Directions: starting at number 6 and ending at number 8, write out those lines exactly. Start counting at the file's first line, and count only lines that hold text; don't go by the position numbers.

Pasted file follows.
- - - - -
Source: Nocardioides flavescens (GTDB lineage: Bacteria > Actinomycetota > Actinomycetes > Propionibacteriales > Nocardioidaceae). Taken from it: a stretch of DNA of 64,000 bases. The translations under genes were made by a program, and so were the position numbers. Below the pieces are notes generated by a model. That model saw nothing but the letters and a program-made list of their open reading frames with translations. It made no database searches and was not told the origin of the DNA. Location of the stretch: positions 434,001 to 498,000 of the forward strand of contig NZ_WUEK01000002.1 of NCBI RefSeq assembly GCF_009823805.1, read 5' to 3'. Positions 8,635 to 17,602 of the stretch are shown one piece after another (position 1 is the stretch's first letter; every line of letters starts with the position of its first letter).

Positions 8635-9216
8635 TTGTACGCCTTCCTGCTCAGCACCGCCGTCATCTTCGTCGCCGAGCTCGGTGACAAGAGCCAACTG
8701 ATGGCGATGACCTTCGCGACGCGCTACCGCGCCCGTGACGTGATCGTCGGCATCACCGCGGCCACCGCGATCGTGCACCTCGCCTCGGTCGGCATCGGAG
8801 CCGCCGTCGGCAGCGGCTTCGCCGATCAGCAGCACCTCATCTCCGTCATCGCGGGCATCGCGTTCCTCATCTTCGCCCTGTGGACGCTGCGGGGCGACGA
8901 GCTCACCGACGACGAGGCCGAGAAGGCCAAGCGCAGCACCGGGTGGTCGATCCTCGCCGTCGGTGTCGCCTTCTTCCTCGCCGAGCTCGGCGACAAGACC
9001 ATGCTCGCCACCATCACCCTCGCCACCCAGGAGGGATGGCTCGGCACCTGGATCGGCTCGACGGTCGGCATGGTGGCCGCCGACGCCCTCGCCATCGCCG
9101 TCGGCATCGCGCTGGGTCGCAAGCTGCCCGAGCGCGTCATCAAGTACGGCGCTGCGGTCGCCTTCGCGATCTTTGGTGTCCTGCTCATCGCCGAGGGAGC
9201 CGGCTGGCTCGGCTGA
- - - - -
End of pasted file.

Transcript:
8901 GCTCACCGACGACGAGGCCGAGAAGGCCAAGCGCAGCACCGGGTGGTCGATCCTCGCCGTCGGTGTCGCCTTCTTCCTCGCCGAGCTCGGCGACAAGACC
9001 ATGCTCGCCACCATCACCCTCGCCACCCAGGAGGGATGGCTCGGCACCTGGATCGGCTCGACGGTCGGCATGGTGGCCGCCGACGCCCTCGCCATCGCCG
9101 TCGGCATCGCGCTGGGTCGCAAGCTGCCCGAGCGCGTCATCAAGTACGGCGCTGCGGTCGCCTTCGCGATCTTTGGTGTCCTGCTCATCGCCGAGGGAGC